Web Developers and Web Designers ================================ The engineering department at Anchor is building the analytics capabilities, internal systems, cloud infrastructure, deployment tooling, and operations practices that will be needed to take the company to the next level. These things all need front-ends. It goes without saying that the web is the platform for bringing new products to market, but we're a hosting company; most of our staff are operations-focused and our customers are too. What they really want are better tools to manipulate infrastructure. And even though Real Sysadmins™ prefer command-line tools (we build those too) there's still the need to cleanly present and visualize information, and the web is the place to do that. Haskell is the working language for internal development; the benefits of type safety, resilience when refactoring, and stability over time added to the power of functional programming has already paid dividends. An open question is how far we can push s
Categories: Offsite Discussion

type families with non-type indices

haskell-cafe - Wed, 10/08/2014 - 1:28pm
Is there an analog or variant of type families that is indexed by values rather than by types? An example of such a family is integers mod p. One wants to define the operations once for all p, so that a type for any particular p can be introduced by a one-line declaration. Of course this can be done with p being a run-time parameter: data Modp = Modp Integer Int instance Num (Modp) where (Modp x p) + (Modp y q) = if p==q then Modp ((x+y) 'mod' p) p else error "unequal moduli in Modp operation" But it would be better to catch the error at compile time and not have to check at every operation. Doug
Categories: Offsite Discussion

How to represent a list of opaque fingerprint data?

Haskell on Reddit - Wed, 10/08/2014 - 10:26am


I'm currently porting my efforts on finding function addresses in patched binaries in D to Haskell (FWIW, D:, Haskell: I do so by computing fingerprints consisting of certain characteristics for each function, its basic blocks that is.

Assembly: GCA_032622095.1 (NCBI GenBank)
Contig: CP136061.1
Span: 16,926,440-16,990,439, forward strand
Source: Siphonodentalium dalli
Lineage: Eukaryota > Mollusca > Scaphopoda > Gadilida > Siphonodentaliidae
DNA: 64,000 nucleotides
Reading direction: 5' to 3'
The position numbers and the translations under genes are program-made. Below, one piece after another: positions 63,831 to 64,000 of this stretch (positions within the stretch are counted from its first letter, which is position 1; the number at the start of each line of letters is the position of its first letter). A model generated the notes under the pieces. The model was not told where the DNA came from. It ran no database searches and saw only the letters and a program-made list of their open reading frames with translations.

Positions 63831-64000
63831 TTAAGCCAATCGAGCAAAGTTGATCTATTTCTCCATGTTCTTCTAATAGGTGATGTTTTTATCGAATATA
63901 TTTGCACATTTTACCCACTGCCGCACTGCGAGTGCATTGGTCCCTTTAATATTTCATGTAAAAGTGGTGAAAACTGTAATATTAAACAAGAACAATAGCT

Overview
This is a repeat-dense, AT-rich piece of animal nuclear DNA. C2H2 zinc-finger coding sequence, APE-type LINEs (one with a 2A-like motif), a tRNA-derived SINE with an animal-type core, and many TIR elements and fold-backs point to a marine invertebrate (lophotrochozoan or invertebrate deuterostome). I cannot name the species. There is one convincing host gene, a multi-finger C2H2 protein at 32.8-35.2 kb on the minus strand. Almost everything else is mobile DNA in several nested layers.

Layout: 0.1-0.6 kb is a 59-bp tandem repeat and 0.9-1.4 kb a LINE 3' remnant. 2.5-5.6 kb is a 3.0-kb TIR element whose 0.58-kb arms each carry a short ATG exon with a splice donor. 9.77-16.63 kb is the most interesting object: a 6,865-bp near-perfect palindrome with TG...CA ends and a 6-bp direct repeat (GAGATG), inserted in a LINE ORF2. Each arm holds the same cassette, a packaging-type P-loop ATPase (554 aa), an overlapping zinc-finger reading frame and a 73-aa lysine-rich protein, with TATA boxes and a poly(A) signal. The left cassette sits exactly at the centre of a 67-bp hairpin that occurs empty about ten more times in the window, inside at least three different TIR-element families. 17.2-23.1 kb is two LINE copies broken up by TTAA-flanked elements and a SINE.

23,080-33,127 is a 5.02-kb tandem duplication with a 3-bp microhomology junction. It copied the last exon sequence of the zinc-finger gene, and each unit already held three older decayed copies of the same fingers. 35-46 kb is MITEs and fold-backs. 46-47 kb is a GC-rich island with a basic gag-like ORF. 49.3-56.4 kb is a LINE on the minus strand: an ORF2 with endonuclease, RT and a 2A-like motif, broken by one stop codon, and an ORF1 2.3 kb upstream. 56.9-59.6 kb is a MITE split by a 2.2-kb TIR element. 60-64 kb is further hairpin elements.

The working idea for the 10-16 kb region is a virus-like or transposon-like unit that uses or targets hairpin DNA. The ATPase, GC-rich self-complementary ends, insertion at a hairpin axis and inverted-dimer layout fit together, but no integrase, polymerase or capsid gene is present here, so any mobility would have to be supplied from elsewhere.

In order not to have to save the base binary itself, I decided that every characteristic can return some opaque data in its characterize function which can later be accessed when computing the score in matchingScore.

There might be a characterizer counting instructions, where the payload might be an [Int] and another might compute a hash for early detection of unchanged functions. Both payloads are opaque to calling code. Nevertheless they should be handled in a uniform way, e.g. mappable. I figured I could use existential types for that, but it feels just wrong. Obviously, don't take the last two functions too seriously, it's just how I want to call it.

Here is what I got so far:

{-# LANGUAGE ExistentialQuantification #-} type Address = Int data Disassembly = MkDisassembly data Characterizer ch = MkCharacterizer { characterize :: Disassembly -> Address -> ch , matchingScore :: Disassembly -> Address -> ch -> Float } data GenericCharacterizer = forall ch . WrapCharacterizer (Characterizer ch) type Characterizers = [GenericCharacterizer] --computeCharacteristics :: Characterizers -> Disassembly -> Address -> [forall ch . ch] --totalScore :: Characterizers -> Disassembly -> Address -> [forall ch . ch] -> Float

I'm actually looking for design advice: As I see it, there are at least 3 different ways to achieve what I want:

  • Existentials as done here, although the last 2 functions can't function like that yet
  • Data.Dynamic
  • Data.HList.HList (only type safe solution, but also least extensible I think)

I hope I could convey what I mean. How would you design this if you knew that ch will never need to be accessed outside Characterizer functions (except for a possible serialization step later on)?

submitted by sgraf812
[link] [8 comments]
Categories: Incoming News

As a follow-up for my previous question, is this an acceptable way to encode "interferes" in Haskell?

Haskell on Reddit - Wed, 10/08/2014 - 9:36am
import Data.Array {- Hello, I'm trying to figure out how I am supposed to do "inheritance", or interfaces, in Haskell. Many solutions were suggested, but I personally tend to avoid typeclasses, so I've enjoyed this take: -} {- define a common Map interface as a type. -} data Map = Map { get :: Int -> Int, set :: Int -> Int -> Map } {- To implement a particular instance, we use another type... -} data ListMap = ListMap [Int] deriving Show {- And just a function to inject from that type into Map. -} makeMap (ListMap list) = Map { get = (list !!), set = \i x -> makeMap (ListMap (take i list ++ x : drop (i+1) list))} {- So a particular map can be created from a ListMap using makeMap. -} mp = makeMap (ListMap [0,1,4,9,16,25]) {- And it works... -} main = print $ (get mp 2, get (set mp 3 99) 3) {- Questions: 1. Is this linguistic? 2. Will I be yelled at if I do this instead of typeclasses from now on? 3. Is there any problem with this approach, in general, including performance? -} submitted by SrPeixinho
[link] [24 comments]
Categories: Incoming News